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Sum of First Four Digits Equals Units Digit


Date: 10/20/2001 at 17:15:03
From: James
Subject: Mathcounts Workout 8 1995-96

How many even five-digit numbers have the property that the sum of the 
first four digits is the units digit?

I tried to solve it by patterning.

Even numbers means that it end with 0, 2, 4, 6, and 8.

0 is obviously not the case since only 0's add up to 0, and no 
negative digits are possible.

Possibilities for four numbers adding up to 2 are 2+0+0+0, 1+1+0+0, 
and all their permutations that don't begin with 0. That makes four 
five-digit numbers fitting the property.

Possibilities for four numbers adding up to 4 are 4+0+0+0, 3+1+0+0, 
2+2+0+0, 1+1+2+0, 1+1+1+1, and all their permutations. That makes 20 
possibilities (the number of permutations are 1, 6, 3, 9, and 1 
respectively).

I tried 6, but there are just too many combinations. Can you please 
show the correct way to solve it? (I suspect a formula.)


Date: 10/21/2001 at 00:13:31
From: Doctor Schwa
Subject: Re: Mathcounts Workout 8 1995-96

Hi James,

I think that sounds like a great plan for solving the problem.
It does get to be a bit messy, but ...

Perhaps instead I'd try organizing the patterns by the first digit
(since its non-zeroness makes it kind of a pain to count the 
permutations of the other things). I'll try that and see how it goes.

If it starts with 8, then the number can only be 80008.

If it starts with 7, then it's 7xxx8, where there's one 1 out of the 
three x's, so three permutations.

If it starts with 6, it can be 60006 or 6xxx8, where the three x's
add up to 2 ... and, aha! There is an easy way of figuring out the 
number of ways of doing that (and all the similar problems). Now that 
I think about it, the same way works for your case where the first 
number must be nonzero.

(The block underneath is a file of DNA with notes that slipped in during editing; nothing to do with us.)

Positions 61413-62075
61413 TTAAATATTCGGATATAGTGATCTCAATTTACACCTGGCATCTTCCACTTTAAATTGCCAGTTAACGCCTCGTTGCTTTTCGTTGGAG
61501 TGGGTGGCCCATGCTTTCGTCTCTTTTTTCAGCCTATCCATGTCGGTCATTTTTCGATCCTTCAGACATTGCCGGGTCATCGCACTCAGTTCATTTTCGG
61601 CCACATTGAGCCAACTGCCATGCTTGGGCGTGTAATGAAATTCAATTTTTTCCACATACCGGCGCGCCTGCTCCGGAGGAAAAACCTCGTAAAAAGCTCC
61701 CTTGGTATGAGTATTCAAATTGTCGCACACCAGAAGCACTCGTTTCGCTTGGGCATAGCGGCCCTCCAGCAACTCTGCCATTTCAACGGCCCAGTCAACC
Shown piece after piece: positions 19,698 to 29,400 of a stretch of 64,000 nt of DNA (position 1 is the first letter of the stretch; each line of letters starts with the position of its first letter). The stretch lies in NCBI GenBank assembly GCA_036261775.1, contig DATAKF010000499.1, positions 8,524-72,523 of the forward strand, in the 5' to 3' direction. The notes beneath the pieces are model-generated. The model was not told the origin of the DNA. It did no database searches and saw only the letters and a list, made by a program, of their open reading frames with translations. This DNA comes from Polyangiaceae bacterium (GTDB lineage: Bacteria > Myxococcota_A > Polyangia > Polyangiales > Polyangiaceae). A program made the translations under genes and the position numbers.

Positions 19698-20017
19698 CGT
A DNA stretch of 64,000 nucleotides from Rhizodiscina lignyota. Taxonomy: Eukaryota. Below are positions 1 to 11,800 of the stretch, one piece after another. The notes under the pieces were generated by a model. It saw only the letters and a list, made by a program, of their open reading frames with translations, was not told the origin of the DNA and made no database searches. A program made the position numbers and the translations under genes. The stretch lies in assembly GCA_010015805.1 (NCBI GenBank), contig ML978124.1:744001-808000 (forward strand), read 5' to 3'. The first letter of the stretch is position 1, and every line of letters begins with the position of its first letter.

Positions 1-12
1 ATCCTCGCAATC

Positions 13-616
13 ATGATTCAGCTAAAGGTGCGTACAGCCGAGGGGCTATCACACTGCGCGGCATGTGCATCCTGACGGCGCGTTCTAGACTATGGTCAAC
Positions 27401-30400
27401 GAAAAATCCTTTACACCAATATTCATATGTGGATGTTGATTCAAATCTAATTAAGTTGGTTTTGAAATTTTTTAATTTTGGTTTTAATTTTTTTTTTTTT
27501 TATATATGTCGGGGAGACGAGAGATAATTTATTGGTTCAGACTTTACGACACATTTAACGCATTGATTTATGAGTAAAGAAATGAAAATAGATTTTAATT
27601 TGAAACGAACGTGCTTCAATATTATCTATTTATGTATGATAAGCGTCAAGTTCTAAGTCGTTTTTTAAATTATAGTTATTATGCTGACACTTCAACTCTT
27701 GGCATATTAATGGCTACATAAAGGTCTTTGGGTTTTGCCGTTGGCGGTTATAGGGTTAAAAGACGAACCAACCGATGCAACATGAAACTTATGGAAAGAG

Suppose you know there are four numbers that add up to 4. Then to make 
the numbers add up to 4, we'll put four o's, each o standing for one 
unit.

To split the o's into four numbers, we'll use three |'s as dividers.

Then we just have to put four o's and three |'s in some order, like
oo||o|o which would mean 2011, or
||ooo|o which would mean 0031.

Since the first number can't be zero, though, we'll just hold on to
one of the o's and, after arranging the rest, put it in the leftmost
spot.

There are (6 choose 3) = 6! / (3! (6-3)!) = 20 ways of arranging the 
three o's and the three |'s. That just perfectly matches the result 
you got above.

So my formula predicts that if you have four numbers adding up to six,
there will be six o's and three |'s, and hence 9 choose 3 ways of
doing it (which is 84). But that includes the one where the first
digit is zero; when we hold one of the o's in reserve, there'll be
8 choose 3 ways of doing it (which is 56).

I hope that explanation makes some sense. It's a pretty sneaky method.
Maybe there's an easier way of producing the same formula...

- Doctor Schwa, The Math Forum
  http://mathforum.org/dr.math/   
    
Associated Topics:
High School Permutations and Combinations
High School Puzzles

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